Will the Real Saudi Arabia Please Stand Up?
Chicken is simmering with lemon, olives, and garlic on the stove, and the table on the patio is set for a late supper. A neighbor called from the bleachers, at her son’s soccer practice, with a question about IKEA bookshelves. The repairman came to fix the dishwasher earlier today. My husband is out for a run, and the house is quiet for the moment.
Just another day in American suburbia, right? Wrong. I am living in Saudi Arabia—but this isn’t “real” Saudi Arabia, to be sure. My husband Michael and I are Americans, and he is working for a large company that maintains a series of compounds—they call them camps—for upper management and foreign employees. Our community looks like a manicured small town in southern California. There are neighborhood parks and tennis courts, a school and a little movie theater, a library and a grocery store, a swimming pool and a post office.
The commissary here is the size of a small-town American grocery store, and is reasonably well stocked. Fresh produce includes locally grown mangoes, peppers, mint, cilantro, carrots, and melons, which are cheap; you can also get imported tomatoes, potatoes, and onions, which can be pricey. I checked out a couple of Middle Eastern cookbooks from the library, and will start shifting my everyday cooking to include more common and thrifty ingredients. Already we’re drinking mango juice instead of orange juice (cutting it with water because it’s so thick and sweet), and having some kind of yogurt dip or raita with most meals. The milk tastes richer and sweeter here, so we’re drinking more of that, too. We have been adding lemon slices to our drinking water because it tastes a bit odd to us, and yet we know we have to drink water all day long to stay hydrated here in the desert.
The water here is piped in from the sea and desalinated. All of the tap water is technically potable, but it tastes brackish. There is a single “sweet water” tap in each house for filtered drinking water. Like those found in some American houses, ours is at the kitchen sink; it’s a smaller tap right next to the normal kitchen faucet. I have not yet visited a home outside of our compound, so I don’t know how their kitchens are typically set up.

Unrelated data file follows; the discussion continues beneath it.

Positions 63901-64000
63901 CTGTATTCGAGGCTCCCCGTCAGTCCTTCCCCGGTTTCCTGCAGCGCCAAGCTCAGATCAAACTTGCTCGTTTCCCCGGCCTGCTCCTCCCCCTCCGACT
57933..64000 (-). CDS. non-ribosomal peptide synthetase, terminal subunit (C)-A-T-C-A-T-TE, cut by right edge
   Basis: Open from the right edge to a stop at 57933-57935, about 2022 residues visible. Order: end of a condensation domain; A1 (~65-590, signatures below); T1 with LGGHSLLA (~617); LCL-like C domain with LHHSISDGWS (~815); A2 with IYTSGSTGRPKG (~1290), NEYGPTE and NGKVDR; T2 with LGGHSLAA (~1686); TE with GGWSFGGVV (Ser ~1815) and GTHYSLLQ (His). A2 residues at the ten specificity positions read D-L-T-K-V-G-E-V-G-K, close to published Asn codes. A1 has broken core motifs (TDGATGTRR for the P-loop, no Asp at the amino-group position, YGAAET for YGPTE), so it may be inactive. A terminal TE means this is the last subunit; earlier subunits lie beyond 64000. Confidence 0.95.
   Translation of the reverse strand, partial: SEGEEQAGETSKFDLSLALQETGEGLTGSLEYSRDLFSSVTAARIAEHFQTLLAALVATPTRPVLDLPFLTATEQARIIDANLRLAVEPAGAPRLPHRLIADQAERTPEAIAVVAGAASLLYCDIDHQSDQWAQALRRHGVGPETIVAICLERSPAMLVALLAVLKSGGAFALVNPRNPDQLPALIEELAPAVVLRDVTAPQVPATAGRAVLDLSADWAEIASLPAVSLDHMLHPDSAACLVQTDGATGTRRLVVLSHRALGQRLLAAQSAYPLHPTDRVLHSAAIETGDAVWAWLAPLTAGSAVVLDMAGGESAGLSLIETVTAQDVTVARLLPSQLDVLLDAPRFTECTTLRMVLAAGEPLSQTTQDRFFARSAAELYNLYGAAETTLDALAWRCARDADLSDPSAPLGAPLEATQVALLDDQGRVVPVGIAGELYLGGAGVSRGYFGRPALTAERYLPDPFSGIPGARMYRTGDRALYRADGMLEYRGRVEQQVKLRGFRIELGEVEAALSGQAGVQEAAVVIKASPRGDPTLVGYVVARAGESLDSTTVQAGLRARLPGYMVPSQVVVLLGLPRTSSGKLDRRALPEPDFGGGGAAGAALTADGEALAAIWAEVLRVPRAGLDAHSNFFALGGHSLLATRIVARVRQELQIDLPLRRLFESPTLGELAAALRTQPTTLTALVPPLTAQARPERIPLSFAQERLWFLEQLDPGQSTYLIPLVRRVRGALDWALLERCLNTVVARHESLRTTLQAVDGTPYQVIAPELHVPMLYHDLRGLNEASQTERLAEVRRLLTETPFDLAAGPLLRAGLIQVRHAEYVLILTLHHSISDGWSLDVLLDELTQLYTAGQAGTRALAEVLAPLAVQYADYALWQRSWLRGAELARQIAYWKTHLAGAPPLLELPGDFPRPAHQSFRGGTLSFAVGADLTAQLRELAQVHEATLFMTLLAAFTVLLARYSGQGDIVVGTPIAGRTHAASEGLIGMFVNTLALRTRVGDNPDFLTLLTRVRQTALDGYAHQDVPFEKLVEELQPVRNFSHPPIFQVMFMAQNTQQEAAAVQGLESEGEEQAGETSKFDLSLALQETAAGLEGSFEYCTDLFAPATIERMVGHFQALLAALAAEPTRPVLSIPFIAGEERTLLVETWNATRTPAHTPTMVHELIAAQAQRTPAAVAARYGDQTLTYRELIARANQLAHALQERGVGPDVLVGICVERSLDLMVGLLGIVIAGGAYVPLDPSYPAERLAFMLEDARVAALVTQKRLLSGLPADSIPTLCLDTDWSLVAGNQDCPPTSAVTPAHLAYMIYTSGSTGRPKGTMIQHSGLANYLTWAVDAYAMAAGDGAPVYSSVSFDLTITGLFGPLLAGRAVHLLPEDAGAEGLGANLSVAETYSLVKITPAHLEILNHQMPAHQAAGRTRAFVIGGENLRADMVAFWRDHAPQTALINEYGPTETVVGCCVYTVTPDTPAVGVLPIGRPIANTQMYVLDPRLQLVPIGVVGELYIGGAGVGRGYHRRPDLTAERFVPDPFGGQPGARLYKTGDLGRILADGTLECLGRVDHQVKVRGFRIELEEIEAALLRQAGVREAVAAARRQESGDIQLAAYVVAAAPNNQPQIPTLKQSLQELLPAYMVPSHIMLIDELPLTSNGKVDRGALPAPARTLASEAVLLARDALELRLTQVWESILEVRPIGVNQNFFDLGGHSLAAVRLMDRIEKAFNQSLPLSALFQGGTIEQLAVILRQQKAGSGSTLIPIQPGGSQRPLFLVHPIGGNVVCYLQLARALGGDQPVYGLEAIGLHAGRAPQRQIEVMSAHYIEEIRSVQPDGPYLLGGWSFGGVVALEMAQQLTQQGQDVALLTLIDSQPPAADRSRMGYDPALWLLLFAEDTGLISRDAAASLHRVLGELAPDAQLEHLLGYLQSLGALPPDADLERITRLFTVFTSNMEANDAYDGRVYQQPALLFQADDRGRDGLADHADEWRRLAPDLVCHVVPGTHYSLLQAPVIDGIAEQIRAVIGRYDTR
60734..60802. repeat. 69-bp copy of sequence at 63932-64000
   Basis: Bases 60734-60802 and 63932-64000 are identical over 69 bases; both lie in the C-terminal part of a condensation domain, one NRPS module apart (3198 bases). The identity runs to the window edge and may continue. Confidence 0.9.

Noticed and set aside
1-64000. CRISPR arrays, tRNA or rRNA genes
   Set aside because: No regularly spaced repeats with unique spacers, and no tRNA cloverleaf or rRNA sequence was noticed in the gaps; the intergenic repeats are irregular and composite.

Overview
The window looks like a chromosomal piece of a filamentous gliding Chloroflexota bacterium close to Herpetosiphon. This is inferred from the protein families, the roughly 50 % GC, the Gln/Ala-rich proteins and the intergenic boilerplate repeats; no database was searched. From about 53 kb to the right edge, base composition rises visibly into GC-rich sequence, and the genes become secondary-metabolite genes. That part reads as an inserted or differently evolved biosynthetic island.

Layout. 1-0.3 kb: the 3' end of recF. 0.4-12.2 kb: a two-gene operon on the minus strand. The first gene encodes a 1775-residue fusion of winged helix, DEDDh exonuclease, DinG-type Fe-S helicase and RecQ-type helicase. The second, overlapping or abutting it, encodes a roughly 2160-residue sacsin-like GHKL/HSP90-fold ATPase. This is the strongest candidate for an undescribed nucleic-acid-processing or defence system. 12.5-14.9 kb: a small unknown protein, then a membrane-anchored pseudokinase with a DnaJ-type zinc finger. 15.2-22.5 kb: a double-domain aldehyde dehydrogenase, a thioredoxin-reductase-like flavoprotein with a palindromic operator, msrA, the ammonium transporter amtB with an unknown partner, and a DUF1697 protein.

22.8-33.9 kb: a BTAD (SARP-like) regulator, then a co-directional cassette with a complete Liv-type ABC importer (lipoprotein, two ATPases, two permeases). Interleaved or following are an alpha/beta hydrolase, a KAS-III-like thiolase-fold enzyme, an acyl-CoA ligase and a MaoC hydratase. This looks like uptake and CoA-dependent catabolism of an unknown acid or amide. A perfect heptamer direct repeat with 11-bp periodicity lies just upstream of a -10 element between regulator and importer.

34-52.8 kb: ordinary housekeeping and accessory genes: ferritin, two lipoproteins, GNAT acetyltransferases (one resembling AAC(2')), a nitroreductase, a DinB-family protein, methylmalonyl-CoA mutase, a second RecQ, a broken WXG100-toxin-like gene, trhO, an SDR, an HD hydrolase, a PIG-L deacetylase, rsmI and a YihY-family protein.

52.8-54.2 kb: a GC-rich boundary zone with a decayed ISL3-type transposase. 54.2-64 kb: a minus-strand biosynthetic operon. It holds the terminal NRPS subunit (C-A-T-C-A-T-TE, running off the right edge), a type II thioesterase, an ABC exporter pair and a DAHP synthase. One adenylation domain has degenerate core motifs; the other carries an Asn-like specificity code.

This is our first experience with a western enclave in a foreign country, and I understand there are quite a few. The lifestyle is so lush and easy that it makes me a little nervous. By American standards, we don’t make all that much money, and in fact part of the reason Michael has taken this job is so that we can recover from the collapse of my small business last year. Here, though, we are living in a big, comfortable townhouse in an eerily safe, clean village that rises like some kind of strange fantasy out of the sand, dust and wind of the Arabian desert. This place was created and stays standing thanks to untold amounts of oil money and desalinated water, and a seemingly inexhaustible supply (in quantity and in energy) of Indian, Pakistani and Bangladeshi workers.
Lots and lots of labor is needed to keep a compound like this going. I have been here just a few days, so this extremely high level of everyday busyness and maintenance is still a complete shock: gardening, window washing and sidewalk sweeping is done daily to keep the dust at bay. Also disconcerting is the razor-wire fencing around the compound, and the double set of armed security gates. If you have fair skin and speak English, like me, everything seems to go smoothly coming in and out of the compound. Darker skinned people tend to be scrutinized more carefully. (Hmm. I guess that part is a lot like home.)
Some Muslim women on the compound wear abayas (an abaya is a thin black cloak that looks like a choir robe) and headscarves, and some Muslim men wear thobes and ghutras (white robes and red-and-white headscarves with a black ring that sits like a crown on the head to help keep the scarf in place). However, here in the camp most people wear western clothing. I took a walk in the cool of this morning wearing cargo pants and a short-sleeved t-shirt, and didn’t feel at all out of place. One of my biggest concerns in coming here was that I would have to “cover up” every time I walked out my front door. That has not been the case at all. However, I have been dressing in loose, cool, and, I suppose, more conservative clothing during the day in order to protect my skin from the sun. I don’t appreciate the notion of having to hide myself under yards of black fabric in order to avoid ridicule and persecution out in the local town (about which, more next time). But from the standpoint of someone who has already had melanoma once, the covering up thing makes a whole lot of sense.
It is November 9, and today the temperature at 7:00 am was around 73 degrees Fahrenheit. At noon it hovered around 90 degrees, and by evening it was back to a perfect, breezy 70 or so. We arrived at a great time of year. In the summer temperatures can top 140 degrees Fahrenheit. I will try to plan my travel so that I’m not here then!
While we are living in the Middle East, it is my intention to do as much travelling as I can, since we are now so centrally located to Europe, Africa, and Asia. In this blog I hope to convey some of what I experience as an American, and as a woman. I am interested in people’s home lives, their family and culinary experiences. I want to talk about the domestic pleasures that bring people together. I recognize that there are serious social injustices and dangerous, ever-shifting political issues unfolding here. I don’t wish to make light of these or pretend that they don’t exist. But there are many other places to read about those issues, and they are not going to be central to this discussion.
Next: shopping for an abaya!